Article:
Rand, one of the US’s most influential think tanks, has figured out what most school children, but few Congressmen, understand: oil imports don’t threaten US security, oil consumption does.
The biggest risk to the US (and all other consumers for that matter) would be an abrupt, extended fall in the global oil supply, Rand concluded.
Nevertheless, striving for energy “independence” (a catchword that has survived the transition from Presidents George W. Bush to Barack Obama and remains alive and well on Capitol Hill) though politically popular, appears a rather fruitless exercise. Read more
Sutro Baths ruins. Flickr: michaelphale
Wave and tidal power is today seen as a relatively immature energy technology compared with more established renewables, such as wind turbines and photovoltaic solar panels. But a San Franciscan local historical society has charted a much longer history for attempts to harness wave and tidal power.
Most of these attempts were unsucccessful, but they remain fascinating – especially considering that this spate of inventions and projects took place during what was a formative time for the oil industry. The Western Neighborhoods Project lovingly details numerous Californian projects dating back to the 1870s, when several inventions for wave and tidal powered motors were patented. Early efforts were mostly aimed at pumping water for purposes such as flushing sewers, but as early as 1881 an inventor planned to design a motor that could be used for “”public and private baths in this city, watering streets, flushing sewers, generating compressed air for driving machinery, also electric energy for illuminating the streets, etc. together with the last and most important purpose of extinguishing fires”. Read more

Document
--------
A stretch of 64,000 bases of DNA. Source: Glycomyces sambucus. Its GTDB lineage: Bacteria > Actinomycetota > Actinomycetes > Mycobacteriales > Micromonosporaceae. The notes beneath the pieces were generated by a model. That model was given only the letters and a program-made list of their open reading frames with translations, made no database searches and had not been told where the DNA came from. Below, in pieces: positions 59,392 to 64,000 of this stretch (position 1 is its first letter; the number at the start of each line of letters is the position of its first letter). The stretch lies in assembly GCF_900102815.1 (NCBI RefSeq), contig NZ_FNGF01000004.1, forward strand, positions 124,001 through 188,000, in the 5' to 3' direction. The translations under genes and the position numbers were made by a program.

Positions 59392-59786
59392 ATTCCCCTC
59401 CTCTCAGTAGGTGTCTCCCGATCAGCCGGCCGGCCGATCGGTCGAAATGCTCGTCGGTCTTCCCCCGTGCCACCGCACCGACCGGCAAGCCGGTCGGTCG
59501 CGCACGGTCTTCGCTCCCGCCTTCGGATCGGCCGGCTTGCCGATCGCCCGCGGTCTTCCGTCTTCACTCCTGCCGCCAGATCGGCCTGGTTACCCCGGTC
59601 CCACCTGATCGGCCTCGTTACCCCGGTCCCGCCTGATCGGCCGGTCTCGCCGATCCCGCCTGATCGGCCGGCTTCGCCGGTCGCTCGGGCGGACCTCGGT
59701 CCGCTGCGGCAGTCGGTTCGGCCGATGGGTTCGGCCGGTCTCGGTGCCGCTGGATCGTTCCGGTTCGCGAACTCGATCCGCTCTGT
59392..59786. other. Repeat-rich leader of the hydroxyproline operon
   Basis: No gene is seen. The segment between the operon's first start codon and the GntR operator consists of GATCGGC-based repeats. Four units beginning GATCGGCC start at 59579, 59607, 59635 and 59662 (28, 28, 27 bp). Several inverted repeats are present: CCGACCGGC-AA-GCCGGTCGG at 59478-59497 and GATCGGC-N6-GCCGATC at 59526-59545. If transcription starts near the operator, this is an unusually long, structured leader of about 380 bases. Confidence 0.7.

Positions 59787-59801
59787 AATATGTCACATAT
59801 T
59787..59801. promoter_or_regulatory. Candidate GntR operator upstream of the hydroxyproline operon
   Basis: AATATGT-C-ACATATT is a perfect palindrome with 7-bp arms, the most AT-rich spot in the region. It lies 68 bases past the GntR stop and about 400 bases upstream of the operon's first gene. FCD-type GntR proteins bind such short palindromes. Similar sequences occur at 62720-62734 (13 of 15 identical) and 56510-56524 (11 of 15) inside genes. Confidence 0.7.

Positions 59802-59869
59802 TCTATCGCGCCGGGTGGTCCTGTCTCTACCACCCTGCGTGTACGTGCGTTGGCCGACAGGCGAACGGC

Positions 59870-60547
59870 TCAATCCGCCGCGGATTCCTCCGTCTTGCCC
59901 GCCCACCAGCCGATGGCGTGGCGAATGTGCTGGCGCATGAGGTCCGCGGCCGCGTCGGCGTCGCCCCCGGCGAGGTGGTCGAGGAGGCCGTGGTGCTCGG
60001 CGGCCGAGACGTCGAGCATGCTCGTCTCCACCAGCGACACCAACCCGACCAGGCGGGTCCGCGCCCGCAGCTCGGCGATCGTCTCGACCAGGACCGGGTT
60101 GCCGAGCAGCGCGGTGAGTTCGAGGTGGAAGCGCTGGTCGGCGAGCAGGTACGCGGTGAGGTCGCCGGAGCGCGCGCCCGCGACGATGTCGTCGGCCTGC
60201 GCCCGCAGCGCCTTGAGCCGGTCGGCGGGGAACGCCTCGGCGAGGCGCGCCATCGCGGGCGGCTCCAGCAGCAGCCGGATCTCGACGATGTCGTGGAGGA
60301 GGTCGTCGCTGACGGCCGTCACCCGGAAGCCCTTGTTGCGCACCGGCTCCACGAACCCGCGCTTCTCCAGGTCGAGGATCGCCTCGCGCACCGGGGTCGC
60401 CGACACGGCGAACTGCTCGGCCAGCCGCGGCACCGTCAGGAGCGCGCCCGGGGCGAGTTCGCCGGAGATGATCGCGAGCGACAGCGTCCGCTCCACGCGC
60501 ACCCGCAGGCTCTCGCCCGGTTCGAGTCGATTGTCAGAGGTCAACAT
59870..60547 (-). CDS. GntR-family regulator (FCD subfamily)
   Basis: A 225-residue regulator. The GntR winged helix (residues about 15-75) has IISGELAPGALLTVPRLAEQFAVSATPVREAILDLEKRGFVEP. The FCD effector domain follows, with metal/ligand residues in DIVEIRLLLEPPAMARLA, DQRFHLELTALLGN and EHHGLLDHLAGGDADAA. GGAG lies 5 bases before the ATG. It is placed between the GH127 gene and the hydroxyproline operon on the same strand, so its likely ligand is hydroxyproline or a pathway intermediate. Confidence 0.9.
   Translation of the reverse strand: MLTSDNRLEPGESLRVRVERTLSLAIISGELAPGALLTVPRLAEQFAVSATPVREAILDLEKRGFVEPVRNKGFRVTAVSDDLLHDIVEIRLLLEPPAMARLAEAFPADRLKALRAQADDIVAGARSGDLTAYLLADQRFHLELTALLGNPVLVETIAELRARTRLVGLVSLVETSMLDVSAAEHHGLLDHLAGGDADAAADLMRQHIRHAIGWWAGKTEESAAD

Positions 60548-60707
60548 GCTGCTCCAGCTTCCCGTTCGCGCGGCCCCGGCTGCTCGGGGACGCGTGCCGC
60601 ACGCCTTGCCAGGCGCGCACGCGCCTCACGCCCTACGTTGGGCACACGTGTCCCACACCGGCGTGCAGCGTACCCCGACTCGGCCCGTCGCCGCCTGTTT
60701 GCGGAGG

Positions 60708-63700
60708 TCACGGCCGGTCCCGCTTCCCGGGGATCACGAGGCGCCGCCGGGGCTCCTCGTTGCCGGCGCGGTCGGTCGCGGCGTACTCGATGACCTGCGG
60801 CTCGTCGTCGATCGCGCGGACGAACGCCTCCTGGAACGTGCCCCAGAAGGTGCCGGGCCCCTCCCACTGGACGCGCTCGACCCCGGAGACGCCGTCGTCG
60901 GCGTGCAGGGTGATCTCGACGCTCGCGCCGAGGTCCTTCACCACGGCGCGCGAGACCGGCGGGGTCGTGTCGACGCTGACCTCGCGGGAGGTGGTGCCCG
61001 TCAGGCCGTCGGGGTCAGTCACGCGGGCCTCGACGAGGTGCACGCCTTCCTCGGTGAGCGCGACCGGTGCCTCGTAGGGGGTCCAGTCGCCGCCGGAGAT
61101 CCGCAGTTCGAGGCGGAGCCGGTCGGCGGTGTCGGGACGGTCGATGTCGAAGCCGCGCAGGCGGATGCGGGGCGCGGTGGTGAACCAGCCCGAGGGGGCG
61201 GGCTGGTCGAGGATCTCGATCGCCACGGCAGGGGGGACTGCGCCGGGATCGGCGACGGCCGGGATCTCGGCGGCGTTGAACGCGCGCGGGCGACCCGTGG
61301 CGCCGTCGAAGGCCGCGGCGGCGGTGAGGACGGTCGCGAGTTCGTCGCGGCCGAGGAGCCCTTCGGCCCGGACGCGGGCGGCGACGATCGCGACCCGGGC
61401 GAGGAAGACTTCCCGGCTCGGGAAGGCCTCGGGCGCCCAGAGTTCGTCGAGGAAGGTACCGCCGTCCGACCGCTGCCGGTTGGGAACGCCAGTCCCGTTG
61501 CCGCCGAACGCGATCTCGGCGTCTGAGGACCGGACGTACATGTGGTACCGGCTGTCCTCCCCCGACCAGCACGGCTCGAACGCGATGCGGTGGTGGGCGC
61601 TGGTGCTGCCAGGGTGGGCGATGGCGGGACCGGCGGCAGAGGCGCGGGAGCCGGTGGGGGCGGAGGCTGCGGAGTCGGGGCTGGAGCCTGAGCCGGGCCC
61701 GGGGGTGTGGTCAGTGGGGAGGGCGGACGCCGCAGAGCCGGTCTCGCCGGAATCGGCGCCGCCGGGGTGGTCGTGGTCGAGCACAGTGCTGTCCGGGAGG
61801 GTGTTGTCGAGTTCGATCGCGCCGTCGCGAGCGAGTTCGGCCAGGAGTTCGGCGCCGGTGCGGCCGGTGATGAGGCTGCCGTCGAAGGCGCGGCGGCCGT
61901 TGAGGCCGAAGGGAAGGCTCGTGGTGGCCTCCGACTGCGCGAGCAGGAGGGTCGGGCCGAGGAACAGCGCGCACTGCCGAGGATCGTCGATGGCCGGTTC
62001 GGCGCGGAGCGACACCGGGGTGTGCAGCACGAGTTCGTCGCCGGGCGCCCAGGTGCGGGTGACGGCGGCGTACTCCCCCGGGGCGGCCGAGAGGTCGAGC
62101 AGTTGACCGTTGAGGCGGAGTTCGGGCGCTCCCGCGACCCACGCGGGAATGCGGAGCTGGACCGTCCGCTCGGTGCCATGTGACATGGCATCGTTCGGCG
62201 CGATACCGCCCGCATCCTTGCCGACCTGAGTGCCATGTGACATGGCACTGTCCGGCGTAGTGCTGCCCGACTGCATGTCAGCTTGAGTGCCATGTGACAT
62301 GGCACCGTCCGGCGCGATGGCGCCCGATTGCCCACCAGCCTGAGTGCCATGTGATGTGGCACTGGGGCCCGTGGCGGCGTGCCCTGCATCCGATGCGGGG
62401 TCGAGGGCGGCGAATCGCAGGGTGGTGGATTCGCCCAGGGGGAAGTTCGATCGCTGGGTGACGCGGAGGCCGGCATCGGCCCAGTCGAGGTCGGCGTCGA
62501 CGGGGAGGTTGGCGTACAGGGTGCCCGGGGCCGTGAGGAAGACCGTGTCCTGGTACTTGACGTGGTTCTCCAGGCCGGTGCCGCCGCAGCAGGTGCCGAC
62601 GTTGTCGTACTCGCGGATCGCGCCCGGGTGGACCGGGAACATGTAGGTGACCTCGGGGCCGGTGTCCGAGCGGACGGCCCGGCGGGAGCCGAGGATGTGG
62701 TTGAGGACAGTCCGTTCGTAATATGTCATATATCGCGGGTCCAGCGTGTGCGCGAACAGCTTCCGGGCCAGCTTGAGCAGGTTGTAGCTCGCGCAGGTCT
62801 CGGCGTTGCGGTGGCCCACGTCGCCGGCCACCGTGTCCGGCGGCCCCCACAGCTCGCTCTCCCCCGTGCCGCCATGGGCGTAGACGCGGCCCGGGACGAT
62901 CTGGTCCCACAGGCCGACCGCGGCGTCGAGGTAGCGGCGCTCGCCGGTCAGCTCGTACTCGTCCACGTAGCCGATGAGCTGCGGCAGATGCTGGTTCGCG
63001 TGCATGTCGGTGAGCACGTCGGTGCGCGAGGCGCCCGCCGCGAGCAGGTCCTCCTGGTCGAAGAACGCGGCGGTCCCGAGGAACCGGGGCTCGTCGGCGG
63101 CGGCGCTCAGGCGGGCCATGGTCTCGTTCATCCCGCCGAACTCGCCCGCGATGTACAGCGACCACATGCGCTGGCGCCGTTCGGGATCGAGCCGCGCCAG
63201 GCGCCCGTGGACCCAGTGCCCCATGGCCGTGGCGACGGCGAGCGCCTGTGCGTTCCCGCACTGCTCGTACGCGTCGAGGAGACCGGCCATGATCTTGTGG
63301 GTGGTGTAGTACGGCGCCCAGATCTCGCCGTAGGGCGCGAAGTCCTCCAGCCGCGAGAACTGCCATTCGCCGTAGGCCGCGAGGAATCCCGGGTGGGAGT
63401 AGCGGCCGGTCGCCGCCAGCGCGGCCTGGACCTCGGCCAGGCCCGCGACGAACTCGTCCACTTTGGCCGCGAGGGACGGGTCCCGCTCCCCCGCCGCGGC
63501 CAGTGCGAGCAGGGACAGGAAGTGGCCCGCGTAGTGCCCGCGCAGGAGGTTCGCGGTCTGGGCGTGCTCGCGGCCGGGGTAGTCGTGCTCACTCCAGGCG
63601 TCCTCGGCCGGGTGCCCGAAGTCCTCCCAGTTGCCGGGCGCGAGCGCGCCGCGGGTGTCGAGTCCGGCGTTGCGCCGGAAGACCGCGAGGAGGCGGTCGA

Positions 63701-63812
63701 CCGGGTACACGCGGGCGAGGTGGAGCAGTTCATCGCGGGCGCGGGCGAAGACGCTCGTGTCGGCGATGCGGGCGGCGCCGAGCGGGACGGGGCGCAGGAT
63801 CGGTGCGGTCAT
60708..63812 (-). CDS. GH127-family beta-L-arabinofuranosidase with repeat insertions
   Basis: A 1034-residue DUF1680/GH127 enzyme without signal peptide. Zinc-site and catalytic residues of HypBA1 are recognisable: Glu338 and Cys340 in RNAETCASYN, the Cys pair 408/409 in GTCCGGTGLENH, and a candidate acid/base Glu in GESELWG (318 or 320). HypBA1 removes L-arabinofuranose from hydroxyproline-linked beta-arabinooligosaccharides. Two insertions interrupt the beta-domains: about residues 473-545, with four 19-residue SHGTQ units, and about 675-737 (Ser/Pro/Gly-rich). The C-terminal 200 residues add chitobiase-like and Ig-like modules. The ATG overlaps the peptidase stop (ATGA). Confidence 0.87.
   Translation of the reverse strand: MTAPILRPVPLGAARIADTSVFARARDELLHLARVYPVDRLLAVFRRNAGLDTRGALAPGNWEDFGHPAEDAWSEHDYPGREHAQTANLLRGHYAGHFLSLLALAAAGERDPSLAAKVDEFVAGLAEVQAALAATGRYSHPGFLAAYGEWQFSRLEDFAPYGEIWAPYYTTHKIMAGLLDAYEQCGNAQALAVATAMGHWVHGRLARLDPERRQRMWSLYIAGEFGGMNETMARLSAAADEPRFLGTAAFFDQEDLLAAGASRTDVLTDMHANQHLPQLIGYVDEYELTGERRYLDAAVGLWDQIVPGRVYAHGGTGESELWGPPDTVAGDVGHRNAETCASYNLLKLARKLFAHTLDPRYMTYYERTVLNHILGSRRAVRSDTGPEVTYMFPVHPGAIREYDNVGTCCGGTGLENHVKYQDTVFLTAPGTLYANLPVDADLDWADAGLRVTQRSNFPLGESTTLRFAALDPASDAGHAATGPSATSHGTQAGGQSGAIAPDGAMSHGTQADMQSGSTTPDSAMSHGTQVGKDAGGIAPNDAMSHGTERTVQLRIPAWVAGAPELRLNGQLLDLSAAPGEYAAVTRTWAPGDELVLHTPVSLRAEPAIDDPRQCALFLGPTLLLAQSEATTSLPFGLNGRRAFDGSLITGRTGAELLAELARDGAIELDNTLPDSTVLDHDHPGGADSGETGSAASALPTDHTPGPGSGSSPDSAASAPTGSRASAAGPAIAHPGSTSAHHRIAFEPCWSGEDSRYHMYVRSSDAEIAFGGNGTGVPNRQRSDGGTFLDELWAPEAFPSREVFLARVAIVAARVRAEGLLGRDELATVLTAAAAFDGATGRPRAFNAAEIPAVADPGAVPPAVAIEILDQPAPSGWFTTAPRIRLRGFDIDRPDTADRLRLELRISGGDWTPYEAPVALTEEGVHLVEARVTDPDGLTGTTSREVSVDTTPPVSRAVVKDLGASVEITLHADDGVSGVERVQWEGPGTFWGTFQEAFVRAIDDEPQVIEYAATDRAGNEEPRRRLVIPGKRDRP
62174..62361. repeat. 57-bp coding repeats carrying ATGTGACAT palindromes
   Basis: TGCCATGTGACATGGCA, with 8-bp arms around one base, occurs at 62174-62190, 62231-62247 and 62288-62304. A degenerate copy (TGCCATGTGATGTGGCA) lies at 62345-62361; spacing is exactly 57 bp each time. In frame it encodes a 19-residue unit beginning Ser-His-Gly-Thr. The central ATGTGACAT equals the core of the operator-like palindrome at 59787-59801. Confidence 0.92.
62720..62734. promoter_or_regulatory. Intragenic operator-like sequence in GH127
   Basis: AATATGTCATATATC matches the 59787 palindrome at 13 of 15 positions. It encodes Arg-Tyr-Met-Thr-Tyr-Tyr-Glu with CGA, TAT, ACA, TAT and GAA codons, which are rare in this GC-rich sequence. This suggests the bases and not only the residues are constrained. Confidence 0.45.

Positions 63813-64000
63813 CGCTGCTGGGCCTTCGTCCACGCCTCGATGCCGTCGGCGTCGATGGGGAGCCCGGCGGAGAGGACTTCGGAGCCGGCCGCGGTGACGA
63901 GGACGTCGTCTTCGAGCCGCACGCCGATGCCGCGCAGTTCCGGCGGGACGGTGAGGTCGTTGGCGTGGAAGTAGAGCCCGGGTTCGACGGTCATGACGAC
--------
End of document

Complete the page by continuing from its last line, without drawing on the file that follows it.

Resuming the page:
The technology industry often seems to have an innate degree of environmental credibility. Technology, after all, will be a critical element in reducing carbon emissions. There is the problem of disposing of pollutant-rich hardware, but some hardware companies actually do reasonable job of dealing with it; as their marketing campaigns frequently remind us. Lighter, faster web-based applications seem vaguely like a step in the right direction. Google even has a power meter in development. Distributed computing could perhaps serve as a model for distributed energy generation. And shouldn’t all that improved personal productivity goes hand in hand with improved efficiency?
Of course, it’s a little more complex than that. Read more
Oil prices hit on Tuesday a fresh six-month high, nearing $60 a barrel, as traders bet that the signs of economic “green shoots” will boost demand. The move attracted fresh speculative buying, lifting prices even higher.
The rise in oil prices drove a broader commodities prices surge, with agricultural commodities rising ahead of a key supply and demand update from the US government, due out later in the session. Read more
Not one to mince words, commodities-analyst-turned-commentator John Kemp declares the financial crisis and commodity market gyrations has disproved three tenets of commodities regulation:
- Speculation has emerged as a factor in its own right, he says, even though most analysts insist this is not possible.
- Manipulation is possible, he writes, citing examples such as hedge fund Amaranth, which held more than half of the open interest in natural gas contracts when it collapsed in 2006.
- And settlement failures in the US government bond market highlight how vulnerable smaller commodity markets are to liquidity problems and large positions.
- Exports offer hope in Iraq oil share row
Analysts warn of another false start (FT)
- Nigeria dispute fuels petrol shortages
President and oligarchs locked in showdown (FT) Read more